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While I enjoy full albums, I recognize that many do not. I think that those who do not are finding more and more options to make it easier for them to listen to single songs, with today's technology and music delivery services. No one will be prevented from listening to a full album, but those who do not want to listen to full albums will find it easier.

Edited by Mary6170

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1 hour ago, Mary6170 said:

While I enjoy full albums, I recognize that many do not. I think that those who do not are finding more and more options to make it easier for them to listen to single songs, with today's technology and music delivery services. No one will be prevented from listening to a full album, but those who do not want to listen to full albums will find it easier.

Well put.  In my car, I had been listening to my iPod using the random setting.  In the last month I’ve been listening to the full album and I like that a whole let better. 

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3 hours ago, Guy Berger said:

Yes, it is a relic of technology that we think of 40-45 or 75 min blocks of music as the norm/benchmark.  No particular reason to imagine they'll persist indefinitely during the streaming era.  Also, not clear we'll keep calling collections of music "albums", maybe they'll just be "playlists".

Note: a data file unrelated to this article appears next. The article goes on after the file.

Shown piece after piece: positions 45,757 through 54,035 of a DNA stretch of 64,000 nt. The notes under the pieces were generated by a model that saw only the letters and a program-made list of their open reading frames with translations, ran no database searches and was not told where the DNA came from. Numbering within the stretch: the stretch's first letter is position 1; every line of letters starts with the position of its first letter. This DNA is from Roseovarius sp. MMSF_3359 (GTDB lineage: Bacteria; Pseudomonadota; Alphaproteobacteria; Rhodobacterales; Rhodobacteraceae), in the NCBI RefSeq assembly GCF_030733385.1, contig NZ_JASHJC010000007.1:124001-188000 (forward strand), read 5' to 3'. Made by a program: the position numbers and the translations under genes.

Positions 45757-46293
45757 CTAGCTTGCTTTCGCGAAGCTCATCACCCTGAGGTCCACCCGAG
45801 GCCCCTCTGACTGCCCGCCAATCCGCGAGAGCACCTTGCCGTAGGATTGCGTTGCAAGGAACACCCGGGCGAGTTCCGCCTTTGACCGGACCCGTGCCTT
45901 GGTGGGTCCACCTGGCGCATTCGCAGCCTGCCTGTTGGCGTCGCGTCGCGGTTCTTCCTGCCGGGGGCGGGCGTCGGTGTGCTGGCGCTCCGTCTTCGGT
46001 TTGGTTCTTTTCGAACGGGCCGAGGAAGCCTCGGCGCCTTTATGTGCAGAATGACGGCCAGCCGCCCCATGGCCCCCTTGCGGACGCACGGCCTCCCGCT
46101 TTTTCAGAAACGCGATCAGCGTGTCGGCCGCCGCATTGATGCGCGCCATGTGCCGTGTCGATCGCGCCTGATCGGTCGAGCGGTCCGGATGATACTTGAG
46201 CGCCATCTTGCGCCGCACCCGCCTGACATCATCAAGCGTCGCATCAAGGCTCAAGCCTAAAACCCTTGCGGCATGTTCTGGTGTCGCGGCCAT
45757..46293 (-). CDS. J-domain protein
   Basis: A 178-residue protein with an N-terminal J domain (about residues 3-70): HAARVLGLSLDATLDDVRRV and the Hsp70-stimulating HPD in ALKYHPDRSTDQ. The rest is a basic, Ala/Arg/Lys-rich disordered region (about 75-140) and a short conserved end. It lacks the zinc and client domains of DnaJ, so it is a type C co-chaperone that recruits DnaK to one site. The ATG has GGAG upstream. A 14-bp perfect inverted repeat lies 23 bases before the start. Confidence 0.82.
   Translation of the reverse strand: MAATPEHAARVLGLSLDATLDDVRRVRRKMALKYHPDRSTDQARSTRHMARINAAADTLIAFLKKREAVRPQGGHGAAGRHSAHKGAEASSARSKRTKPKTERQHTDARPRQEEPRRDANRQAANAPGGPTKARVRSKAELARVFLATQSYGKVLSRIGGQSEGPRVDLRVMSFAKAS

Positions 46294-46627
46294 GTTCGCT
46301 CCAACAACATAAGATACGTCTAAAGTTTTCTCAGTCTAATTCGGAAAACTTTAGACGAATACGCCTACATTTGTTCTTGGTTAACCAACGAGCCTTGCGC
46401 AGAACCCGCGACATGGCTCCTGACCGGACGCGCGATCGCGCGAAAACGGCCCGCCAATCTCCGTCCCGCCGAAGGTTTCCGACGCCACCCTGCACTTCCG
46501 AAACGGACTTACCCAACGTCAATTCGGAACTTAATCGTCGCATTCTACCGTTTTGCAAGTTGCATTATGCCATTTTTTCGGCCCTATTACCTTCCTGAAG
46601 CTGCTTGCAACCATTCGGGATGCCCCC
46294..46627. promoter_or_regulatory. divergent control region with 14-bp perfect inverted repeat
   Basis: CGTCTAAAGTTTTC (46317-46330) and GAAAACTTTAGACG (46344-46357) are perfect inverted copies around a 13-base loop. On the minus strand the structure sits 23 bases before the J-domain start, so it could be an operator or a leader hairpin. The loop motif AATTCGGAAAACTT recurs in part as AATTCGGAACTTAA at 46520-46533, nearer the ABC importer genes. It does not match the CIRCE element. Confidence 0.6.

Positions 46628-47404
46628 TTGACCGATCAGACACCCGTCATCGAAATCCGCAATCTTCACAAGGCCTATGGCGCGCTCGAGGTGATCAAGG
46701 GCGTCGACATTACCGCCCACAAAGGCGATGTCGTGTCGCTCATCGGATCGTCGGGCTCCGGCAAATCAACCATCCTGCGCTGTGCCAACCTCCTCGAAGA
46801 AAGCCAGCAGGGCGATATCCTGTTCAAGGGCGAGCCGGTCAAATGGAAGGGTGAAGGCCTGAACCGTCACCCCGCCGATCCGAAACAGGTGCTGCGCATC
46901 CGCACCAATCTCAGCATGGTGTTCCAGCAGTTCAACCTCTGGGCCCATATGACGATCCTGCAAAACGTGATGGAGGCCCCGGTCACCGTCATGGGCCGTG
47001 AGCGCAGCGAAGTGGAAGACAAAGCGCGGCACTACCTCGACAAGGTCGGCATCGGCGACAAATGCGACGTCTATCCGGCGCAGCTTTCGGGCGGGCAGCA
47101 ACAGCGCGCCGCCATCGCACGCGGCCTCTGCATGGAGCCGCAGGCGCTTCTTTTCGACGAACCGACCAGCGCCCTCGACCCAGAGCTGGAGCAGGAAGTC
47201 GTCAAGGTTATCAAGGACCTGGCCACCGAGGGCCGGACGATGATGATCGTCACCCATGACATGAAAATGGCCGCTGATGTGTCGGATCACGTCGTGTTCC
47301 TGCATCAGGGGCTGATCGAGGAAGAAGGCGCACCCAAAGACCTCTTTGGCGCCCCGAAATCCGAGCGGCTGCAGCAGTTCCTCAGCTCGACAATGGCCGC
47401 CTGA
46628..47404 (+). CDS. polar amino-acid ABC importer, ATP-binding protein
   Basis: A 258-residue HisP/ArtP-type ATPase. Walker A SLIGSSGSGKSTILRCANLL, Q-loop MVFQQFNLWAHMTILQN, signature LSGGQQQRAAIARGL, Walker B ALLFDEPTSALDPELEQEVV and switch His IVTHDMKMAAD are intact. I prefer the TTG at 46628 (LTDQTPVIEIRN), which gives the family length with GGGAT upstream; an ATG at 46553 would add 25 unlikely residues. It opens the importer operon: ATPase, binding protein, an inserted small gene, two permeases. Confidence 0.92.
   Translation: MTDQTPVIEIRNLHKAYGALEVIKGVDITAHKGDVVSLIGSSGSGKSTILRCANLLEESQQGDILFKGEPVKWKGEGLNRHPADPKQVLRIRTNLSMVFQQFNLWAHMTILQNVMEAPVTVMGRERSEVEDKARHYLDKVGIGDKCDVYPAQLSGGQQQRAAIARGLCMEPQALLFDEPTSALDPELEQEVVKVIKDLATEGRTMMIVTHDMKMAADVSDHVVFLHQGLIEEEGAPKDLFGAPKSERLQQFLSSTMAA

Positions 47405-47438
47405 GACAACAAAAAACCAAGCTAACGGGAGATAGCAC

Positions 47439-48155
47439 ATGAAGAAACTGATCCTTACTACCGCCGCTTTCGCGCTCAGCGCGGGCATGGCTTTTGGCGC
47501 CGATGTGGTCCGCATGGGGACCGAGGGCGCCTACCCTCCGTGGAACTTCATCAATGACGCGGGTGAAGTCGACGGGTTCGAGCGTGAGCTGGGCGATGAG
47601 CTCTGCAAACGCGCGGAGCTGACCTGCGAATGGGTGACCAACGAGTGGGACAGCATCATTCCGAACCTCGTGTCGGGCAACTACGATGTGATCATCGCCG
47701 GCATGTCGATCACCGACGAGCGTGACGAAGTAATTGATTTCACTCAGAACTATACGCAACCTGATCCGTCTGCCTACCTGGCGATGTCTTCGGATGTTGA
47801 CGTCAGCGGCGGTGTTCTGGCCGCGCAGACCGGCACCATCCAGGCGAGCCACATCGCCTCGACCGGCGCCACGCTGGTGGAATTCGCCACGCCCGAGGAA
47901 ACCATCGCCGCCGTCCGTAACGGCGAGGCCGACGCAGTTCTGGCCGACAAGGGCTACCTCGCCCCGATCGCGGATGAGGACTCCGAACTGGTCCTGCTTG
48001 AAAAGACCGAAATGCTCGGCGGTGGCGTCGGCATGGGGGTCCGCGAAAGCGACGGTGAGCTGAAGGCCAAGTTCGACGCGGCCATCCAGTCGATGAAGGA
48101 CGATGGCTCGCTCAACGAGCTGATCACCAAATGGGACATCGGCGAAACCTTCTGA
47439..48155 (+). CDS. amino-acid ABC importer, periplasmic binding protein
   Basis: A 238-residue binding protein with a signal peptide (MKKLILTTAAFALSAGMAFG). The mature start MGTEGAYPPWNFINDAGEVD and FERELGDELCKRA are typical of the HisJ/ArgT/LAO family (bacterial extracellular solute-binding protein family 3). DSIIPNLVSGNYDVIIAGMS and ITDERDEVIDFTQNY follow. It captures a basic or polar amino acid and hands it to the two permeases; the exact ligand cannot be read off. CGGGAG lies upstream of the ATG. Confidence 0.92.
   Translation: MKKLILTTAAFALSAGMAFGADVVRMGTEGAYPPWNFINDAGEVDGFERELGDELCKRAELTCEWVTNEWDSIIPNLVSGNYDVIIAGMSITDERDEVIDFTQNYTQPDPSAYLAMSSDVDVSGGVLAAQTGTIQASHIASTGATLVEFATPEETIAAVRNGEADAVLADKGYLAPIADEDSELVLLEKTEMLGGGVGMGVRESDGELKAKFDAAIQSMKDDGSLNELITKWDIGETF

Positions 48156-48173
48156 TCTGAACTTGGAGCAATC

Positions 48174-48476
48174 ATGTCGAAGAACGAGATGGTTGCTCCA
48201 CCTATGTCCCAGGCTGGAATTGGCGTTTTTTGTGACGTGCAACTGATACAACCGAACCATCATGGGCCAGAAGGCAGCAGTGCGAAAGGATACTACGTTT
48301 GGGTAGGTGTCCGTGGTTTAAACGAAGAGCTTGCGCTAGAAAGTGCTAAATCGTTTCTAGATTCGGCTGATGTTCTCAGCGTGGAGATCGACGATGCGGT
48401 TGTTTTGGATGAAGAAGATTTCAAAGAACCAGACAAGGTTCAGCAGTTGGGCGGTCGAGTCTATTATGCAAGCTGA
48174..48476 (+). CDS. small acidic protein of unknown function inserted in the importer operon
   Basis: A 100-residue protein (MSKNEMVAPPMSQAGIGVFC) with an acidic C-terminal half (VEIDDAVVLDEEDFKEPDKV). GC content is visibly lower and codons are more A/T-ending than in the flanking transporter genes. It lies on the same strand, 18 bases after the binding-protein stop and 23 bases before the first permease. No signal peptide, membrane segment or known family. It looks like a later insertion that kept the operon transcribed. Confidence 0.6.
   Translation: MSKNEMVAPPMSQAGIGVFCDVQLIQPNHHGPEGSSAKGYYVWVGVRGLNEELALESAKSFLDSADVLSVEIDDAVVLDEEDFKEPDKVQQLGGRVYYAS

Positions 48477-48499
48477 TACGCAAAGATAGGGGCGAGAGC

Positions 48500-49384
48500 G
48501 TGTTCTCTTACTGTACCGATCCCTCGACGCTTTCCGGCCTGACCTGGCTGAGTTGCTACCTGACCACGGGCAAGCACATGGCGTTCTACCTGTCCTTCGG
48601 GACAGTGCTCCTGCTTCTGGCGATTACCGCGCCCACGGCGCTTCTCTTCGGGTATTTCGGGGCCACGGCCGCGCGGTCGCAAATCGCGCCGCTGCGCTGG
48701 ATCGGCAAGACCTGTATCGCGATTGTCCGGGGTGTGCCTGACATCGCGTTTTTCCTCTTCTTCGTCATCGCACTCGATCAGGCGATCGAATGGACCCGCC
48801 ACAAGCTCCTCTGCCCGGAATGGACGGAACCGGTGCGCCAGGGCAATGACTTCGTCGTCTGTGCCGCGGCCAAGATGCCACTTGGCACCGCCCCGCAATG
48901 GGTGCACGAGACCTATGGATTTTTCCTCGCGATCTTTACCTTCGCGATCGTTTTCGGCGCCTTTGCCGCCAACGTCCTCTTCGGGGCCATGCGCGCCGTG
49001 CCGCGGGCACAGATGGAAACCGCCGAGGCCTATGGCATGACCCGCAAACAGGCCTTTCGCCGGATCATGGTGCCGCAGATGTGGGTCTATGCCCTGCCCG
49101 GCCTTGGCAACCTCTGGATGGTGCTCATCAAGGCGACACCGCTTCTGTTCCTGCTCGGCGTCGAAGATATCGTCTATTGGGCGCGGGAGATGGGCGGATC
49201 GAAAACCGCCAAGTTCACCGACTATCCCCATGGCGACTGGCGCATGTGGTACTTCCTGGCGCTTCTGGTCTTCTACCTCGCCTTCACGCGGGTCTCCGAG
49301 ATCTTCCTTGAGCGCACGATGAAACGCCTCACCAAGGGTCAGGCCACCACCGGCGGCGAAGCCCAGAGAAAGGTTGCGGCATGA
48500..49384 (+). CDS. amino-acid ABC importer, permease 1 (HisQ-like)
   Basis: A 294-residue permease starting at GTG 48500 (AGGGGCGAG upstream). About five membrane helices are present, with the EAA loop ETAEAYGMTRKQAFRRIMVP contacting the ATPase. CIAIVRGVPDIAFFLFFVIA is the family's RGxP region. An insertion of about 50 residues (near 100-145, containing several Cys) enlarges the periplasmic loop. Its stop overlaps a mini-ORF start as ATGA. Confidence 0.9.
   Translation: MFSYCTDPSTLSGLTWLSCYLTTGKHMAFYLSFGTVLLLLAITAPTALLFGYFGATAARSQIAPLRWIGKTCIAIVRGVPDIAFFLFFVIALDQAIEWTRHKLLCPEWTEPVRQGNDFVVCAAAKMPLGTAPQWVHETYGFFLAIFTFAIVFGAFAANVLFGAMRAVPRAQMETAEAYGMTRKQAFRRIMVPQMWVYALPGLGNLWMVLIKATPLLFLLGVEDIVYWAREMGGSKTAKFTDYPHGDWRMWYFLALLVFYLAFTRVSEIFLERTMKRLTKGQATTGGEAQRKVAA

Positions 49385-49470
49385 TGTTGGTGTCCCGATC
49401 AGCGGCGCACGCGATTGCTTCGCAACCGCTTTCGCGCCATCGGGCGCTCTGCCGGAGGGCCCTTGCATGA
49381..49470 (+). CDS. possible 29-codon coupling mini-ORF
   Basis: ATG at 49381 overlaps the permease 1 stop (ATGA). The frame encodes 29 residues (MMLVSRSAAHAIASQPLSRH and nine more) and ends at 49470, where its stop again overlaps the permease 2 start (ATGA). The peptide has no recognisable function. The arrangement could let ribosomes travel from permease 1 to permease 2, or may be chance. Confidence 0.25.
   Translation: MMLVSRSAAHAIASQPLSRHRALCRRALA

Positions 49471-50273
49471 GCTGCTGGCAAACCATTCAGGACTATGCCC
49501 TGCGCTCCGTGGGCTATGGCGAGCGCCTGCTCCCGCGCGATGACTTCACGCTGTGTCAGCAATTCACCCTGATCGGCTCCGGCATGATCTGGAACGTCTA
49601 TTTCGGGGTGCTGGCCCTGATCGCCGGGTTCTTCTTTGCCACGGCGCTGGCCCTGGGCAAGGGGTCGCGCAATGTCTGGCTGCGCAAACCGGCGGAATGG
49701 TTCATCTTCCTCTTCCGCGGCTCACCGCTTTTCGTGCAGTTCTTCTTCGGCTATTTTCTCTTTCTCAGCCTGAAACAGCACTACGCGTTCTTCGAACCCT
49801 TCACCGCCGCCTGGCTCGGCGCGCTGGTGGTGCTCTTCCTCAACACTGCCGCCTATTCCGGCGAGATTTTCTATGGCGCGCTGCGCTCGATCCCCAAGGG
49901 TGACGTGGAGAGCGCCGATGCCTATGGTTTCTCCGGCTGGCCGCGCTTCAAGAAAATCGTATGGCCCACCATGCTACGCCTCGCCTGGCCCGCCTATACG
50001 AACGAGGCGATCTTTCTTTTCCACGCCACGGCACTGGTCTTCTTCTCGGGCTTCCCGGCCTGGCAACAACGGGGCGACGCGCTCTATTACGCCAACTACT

I think those of us that grew up with albums will always refer to them as such. My guess is those who didn't have never, and will never refer to them as such. 

More generational detritus. Anyone feeling old yet? :) 

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2 hours ago, Brad said:

Well put.  In my car, I had been listening to my iPod using the random setting.  In the last month I’ve been listening to the full album and I like that a whole let better. 

I split the difference and leave the same CD in the car until I get ready for something else - but I seldom have a drive longer than, at most, 20 minutes.

Listening to a full album all at once now..it has to be a really special presentation, or in the case of getting through a few box sets a disc at a time on Sundays, part of a project.

Perhaps it's just burnout.

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Most of my listening these days is in the car and I have lots of 45 minute to 1 hour drives - perfect for good long slabs of improvised music or big parts of Grateful Dead shows. These 2 sorts of music is about 90% of the type/sort of music I listen to these days. 

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Performing and composing/arranging are two complementary skills. If satisfying art benefits from combining the two, do both have to be delivered by the same person? Or can one be satisfied/entranced/blown away by a great performance of material that was composed/arranged by someone else? Are there great performers/soloists who are not accomplished composers?

Agree with the recommendation for quality over quantity, even if it means circulating something less than a traditional LP unit (...whatever those were...).